From Marilyn Monroe to Muhammad Ali, Andy Warhol’s portraits of the rich and famous are some of the most recognizable works of 20th-century American art.
Seen as a leader of the Pop Art movement, Warhol was also notorious for mingling with celebrities. Salvador Dalí, Bob Dylan, Grace Jones and David Bowie were associated with him and his famous Factory, the silver-lined studio where creative types of all genders and sexualities partied.
But beyond the downtown glamour, Warhol’s working-class beginnings had a profound influence on his art and outlook, a fact that is explored in a newly reopened exhibition, “Andy Warhol,” at Tate Modern in London.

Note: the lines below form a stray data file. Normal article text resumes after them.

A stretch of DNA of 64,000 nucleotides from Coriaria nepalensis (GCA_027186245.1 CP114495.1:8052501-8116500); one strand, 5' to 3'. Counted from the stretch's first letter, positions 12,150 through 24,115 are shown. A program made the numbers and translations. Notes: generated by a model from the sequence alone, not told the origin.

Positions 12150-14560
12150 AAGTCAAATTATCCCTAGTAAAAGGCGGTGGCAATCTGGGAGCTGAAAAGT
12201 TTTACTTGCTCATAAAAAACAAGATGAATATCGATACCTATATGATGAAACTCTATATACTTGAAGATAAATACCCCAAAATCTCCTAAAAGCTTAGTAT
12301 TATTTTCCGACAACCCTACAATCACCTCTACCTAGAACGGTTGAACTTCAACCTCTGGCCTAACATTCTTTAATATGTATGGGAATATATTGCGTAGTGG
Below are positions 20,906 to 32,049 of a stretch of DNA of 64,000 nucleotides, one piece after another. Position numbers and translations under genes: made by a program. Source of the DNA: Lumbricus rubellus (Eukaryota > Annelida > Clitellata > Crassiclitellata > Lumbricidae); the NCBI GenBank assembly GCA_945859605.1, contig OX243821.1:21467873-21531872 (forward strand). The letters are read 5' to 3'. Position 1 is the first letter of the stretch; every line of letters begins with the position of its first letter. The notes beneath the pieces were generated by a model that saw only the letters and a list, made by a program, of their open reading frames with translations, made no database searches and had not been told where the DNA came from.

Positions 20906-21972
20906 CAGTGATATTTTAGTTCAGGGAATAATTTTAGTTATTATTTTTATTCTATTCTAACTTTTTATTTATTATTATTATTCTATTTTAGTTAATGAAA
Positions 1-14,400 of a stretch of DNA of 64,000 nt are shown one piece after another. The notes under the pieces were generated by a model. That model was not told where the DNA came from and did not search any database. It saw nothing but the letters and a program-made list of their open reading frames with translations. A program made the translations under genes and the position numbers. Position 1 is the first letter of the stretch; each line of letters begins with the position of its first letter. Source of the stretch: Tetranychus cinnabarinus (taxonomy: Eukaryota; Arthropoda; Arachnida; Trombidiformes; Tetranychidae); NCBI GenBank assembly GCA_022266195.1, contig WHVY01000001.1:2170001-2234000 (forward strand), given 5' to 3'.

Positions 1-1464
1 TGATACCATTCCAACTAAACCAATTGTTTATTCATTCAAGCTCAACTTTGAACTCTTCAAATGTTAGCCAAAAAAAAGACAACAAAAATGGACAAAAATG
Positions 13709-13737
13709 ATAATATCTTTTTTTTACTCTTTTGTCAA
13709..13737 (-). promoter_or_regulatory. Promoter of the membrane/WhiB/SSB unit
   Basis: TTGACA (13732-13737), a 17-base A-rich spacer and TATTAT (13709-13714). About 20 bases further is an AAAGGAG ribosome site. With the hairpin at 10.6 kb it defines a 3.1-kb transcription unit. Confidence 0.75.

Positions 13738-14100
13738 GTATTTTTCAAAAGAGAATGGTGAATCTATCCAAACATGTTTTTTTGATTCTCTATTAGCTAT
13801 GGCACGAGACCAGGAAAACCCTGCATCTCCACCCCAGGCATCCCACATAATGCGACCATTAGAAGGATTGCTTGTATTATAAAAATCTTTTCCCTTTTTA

Warhol’s success as an artist is often attributed to his ability to bring advertising motifs – soda pop bottles, Brillo boxes, celebrity faces – into the gallery world. And on display are some of his most famous works featuring consumer products, including the paintings “Green Coca-Cola Bottles” and “100 Campbell’s Soup Cans,” both made in 1962.